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# Video Bandwidth Calculator

This calculator should help you determine how much bandwidth a resolution needs, thus allowing you to more easily figure out what type of display cable you need.

Resolution:  x  @

Video bandwidth of common cables and interfaces (without overhead):

• VGA (DVI-A) = ~9.63 Gbit/s (~400 MHz RAMDAC).
• DVI-D = 3.96 Gbit/s (Single Link, 165 MHz), 7.92 Gbit/s (Dual Link, 330 MHz).
• HDMI
v1.0/1.1/1.2(a) = 3.96 Gbit/s (165 Mhz).
v1.3(a/b/b1/c)/1.4(a) = 8.16 Gbit/s (340 MHz)
v2.0 = 14.40 Gbit/s (600 MHz).
• DisplayPort
v1.0/1.1 = 8.64 Gbit/s.
v1.2(a) = 17.28 Gbit/s.
v1.3 = 25.92 Gbit/s (up to ~80.27 Gbit/s with lossy compression).
Progressive frames are assumed, to enter interlaced values add "i" to the end of the height value, this simply divides the results by 2. Most modern flat panels are progressive natively. Selecting Stereo 3D will simply double the resulting values. The bit default is 24 bit, in a operating system or game or other software this may be selectable as 32 bit instead, in either case 24 bits are sent to the monitor. 96 bit is a theoretical example of where the three R G B components are represented by a IEEE 32 bit floating point value.

Cables have a transmission overhead as well, if the TMDS method 8b/10b is used for signals then the overhead is 2 bits per 8 bits, meaning 24 bits will use 30 bits of bandwidth. This is why all the base numbers in this calculator is without any overhead unless stated otherwise. To compare with the cable limit, look at the timing based results for a better approximation. DVI-D Dual Link has a tentative limit, the actual bandwidth limit is that of the copper and the hardware chipset.

Types of video timings are DMT, GTF, CVT/CVT-R/CVT-R2, CEA-861. The overhead may vary from resolution to resolution, and with EDID the monitor itself tells the system what the timings should be, which may or may not match typical timings. 59.94 Hz may also be specified as 60 Hz or vice versa and thus add to the confusion, the calculator works with exact numbers so 59.94 Hz will not be the same as 60 Hz. The CEA-861 numbers will display only for certain resolutions and only some are supported by HDMI standard, support by the DisplayPort standard should be full. Bitdepth is assumed to be RGB or YCbCr 4:4:4, other color models exists like YCbCr 4:2:2 and YCbCr 4:2:0 that uses less bandwidth but at the cost of quality, these are not considered in the current version of the calculator.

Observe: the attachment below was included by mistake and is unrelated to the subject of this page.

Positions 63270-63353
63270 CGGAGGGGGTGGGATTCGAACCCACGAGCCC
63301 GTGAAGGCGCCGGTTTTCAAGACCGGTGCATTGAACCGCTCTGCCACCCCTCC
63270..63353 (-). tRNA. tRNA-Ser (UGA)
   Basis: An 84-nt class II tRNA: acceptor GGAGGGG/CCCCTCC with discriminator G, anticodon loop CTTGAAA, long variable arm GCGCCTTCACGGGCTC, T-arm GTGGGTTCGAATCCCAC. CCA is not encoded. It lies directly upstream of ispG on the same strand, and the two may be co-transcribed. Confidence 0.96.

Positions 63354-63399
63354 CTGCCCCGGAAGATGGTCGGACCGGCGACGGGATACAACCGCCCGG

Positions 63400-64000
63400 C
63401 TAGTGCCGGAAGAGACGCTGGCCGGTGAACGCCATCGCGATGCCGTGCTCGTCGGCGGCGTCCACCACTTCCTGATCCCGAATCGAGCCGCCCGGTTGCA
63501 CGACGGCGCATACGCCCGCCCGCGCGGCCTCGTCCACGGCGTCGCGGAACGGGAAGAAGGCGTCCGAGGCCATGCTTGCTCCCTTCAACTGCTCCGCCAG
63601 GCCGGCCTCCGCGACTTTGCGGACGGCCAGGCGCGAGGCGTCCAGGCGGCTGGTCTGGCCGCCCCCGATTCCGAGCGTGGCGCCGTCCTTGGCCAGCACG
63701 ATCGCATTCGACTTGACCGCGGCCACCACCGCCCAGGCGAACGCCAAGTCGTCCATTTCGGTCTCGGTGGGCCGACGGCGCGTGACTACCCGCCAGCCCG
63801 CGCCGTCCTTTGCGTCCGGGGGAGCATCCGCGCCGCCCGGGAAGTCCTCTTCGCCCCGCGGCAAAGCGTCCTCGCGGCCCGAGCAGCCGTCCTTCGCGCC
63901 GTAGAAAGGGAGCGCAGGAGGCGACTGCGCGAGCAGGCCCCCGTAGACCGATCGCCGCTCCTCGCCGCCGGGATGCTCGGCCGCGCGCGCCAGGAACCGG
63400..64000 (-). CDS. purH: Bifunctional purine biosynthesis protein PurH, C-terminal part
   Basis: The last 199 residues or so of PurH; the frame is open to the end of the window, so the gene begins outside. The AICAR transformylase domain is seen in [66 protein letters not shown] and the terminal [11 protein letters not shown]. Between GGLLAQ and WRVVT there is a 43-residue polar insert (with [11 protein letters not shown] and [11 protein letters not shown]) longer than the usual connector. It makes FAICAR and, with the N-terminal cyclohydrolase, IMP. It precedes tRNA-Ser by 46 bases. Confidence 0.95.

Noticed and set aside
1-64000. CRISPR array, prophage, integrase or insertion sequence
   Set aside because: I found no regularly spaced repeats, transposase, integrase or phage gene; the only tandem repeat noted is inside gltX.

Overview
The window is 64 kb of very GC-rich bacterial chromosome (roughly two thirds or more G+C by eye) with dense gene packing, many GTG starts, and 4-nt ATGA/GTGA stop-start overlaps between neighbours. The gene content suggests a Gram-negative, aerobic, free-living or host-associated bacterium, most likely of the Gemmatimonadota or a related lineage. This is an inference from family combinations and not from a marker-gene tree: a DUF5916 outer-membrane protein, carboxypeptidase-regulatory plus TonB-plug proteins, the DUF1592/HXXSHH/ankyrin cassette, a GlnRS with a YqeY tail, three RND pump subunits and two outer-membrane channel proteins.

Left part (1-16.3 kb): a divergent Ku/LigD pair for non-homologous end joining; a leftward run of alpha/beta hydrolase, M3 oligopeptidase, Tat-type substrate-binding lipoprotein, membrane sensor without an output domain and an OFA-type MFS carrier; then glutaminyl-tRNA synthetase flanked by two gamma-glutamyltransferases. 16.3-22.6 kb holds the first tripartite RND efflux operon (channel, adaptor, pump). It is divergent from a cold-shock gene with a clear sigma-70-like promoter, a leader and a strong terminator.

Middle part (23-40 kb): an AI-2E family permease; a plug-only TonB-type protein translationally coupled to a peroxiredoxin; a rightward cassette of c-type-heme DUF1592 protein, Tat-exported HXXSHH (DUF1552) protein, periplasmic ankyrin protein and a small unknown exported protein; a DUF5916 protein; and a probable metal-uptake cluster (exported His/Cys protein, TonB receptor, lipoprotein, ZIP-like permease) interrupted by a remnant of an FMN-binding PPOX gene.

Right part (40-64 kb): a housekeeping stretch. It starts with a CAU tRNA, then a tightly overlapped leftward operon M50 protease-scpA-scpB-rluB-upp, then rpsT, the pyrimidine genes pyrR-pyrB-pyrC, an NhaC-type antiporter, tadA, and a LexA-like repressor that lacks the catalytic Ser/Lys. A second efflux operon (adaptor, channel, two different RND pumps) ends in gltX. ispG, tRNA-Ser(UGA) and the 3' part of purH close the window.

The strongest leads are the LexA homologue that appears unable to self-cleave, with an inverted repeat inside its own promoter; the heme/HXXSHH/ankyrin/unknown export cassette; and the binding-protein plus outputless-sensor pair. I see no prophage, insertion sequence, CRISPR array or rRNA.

Ironically modern flat panel screens like LCDs require no blanking, all this mess with video timing is a remnant from the old CRT monitors.

# Audio Bandwidth Calculator

The following is a audio bandwidth calculator, it shows you how much bandwidth LPCM (uncompressed) audio requires, any potential transmission overheads are not included in the resulting numbers.

Channels:

Audio bandwidth of common cables and interfaces (without any overhead):

• VGA (DVI-A) = Not supported.
• DVI-D = Unofficially.
• HDMI
v1.0/1.1/1.2(a)/1.3(a/b/b1/c)/1.4(a)/2.0 = 36.864 Mbit (16/20/24 bit, 32/44.1/48/88.2/96/176.4/192 kHz).
• DisplayPort
v1.0/1.1/1.2(a)/1.3 = 36.864 Mbit (16/24 bit, 32/44.1/48/88.2/96/176.4/192 kHz).
A DVI-D output connector can unofficially handle audio as it is electrically pin compatible with HDMI (which was based on DVI-D), a modern computer graphics card could pass audio by using a passive DVI-D to HDMI adapter.
Lossless and lossy codecs may be used to squeeze more audio data together, these are not listed here and support varies widely between standards versions and interface implementations.
The number of channels and frequencies listed for each standard is what is officially listed as being supported, implementations may support less than or more than what is listed here.

If details are wrong, or the calculations are inaccurate please use the contact form, if the needed corrections are reasonably easy to implement they will be done.